17th century during the Islamic Mughal empire. A Hindu temple complex built in
the 1950s now backs on to the mosque.

An agreement was brokered in 1968 to settle
the use of the land, and the two structures stood like “two sisters”
until legal action to demolish the mosque began in 2020, said Z. Hassan,
president of the trust that runs the Eidgah.

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“I have been here for 55 years. I have
not felt tension between Hindus and Muslims,” he said. “Only in the
last few years this idea has come that there are two communities.”

The case, brought to a local court by several
Hindu priests, says the 1968 agreement was fraudulent.

“This land is very important to us,”
said Vishnu Jain, the lawyer acting for the petitioners. “I don’t believe
in any kind of dialogue. There is only one compromise which can happen – that
they will be out of this property.”

Both sides expect the case to last for years.

The local dispute has been taken up by
Adityanath and several other BJP leaders during campaigning.

He told a rally last month that work on
constructing a temple in Mathura, along the lines of a similar development in
Ayodhya, was “in progress”, without giving more detail.

Ayodhya was the scene of communal violence in
1992 and 1993 in which more than 2,000 people died, after a mob demolished the
16th century Babri Masjid mosque that many Hindus claimed was on the birthplace
of Lord Rama – another important deity.

A court ruling allowing the construction of a
temple on the site of the Babri Masjid was a major campaign issue in the 2019
general election, when the BJP increased its majority.

THE LAND IS OURS’

Many Hindu residents of Mathura support plans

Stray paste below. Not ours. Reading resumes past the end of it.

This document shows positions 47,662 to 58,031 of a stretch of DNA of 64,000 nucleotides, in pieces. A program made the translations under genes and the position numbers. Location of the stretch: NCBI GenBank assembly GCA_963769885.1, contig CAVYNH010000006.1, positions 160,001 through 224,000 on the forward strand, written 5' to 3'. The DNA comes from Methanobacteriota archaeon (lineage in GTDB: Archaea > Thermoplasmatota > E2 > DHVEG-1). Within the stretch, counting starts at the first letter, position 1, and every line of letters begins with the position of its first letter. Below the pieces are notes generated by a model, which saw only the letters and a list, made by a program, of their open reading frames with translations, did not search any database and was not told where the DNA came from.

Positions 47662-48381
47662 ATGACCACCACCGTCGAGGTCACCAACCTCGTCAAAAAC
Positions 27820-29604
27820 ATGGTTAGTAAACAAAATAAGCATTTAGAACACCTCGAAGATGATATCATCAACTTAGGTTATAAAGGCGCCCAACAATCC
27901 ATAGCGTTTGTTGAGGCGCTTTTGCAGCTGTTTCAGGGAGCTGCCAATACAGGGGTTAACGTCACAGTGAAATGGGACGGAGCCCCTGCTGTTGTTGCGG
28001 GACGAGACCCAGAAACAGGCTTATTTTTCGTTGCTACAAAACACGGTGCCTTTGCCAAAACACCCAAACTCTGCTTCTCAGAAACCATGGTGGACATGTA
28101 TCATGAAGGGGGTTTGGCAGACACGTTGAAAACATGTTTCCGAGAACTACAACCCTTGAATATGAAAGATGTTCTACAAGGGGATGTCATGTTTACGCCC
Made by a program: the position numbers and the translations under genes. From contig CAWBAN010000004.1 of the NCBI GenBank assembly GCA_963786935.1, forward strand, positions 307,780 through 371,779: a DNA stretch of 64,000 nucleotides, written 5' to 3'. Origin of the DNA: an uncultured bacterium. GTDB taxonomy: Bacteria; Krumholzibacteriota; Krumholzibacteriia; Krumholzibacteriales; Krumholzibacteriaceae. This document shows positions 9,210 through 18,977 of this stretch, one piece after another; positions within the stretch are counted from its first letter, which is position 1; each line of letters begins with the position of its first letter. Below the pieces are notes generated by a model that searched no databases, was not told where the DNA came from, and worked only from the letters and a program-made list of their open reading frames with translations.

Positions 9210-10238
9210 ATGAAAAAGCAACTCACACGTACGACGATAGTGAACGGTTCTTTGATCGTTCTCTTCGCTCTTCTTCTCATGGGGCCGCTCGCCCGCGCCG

to reclaim the land from the mosque.

“The land is ours and should be given back,”
said Bipin Goswami, an 19-year-old with his face daubed saffron with sandalwood
paste.

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Local authorities mobilized thousands of
security personnel in December after fringe Hindu groups announced an attempt
to place a statue of Krishna inside the mosque on the anniversary of the Babri
Masjid’s destruction.

The attempt failed, but at the mosque, ringed
with barbed wire and lookout towers since the early 1990s, police now check the
ID cards of everyone entering the complex.

Aved Khan, a 30-year-old Muslim who has a food
cart in Mathura, said he changed the name of his business from Srinath Dosa to
American Dosa Corner after a group of men demanded that he stop using a Hindu
name.

“You are Muslim, how can you have this
name?” one of the men asked, tearing down the stall’s signs, according to
a police report of the incident in August.

Rajesh Mani Tripathi, national president of
the Shri Krishna Janmabhoomi Mukti Dal – a hardline Hindu group that was also
behind the attempt to install the statue – told Reuters he was one of the men
involved in the altercation.

“If he was Muslim then he should write
his name on the banner and should not cheat people by mentioning a Hindu
name,” he said.

Muslims in Mathura also complained about
Adityanath’s decision in September to ban meat within a 3 km radius of the
temple.

At the empty Royal Restaurant, one of the few
in the area remaining open, cooks fashion traditional lamb kebabs and chicken
tikka out of soya.

“Before the BJP there was no tension
here,” said Sajid Anwar, standing before his shuttered Labbaik Restaurant.

Anwar said there was no demand for vegetarian
food among Muslims. He is waiting for the election results before deciding
whether to close permanently.

“If Yogi returns, I will have to find
another trade.”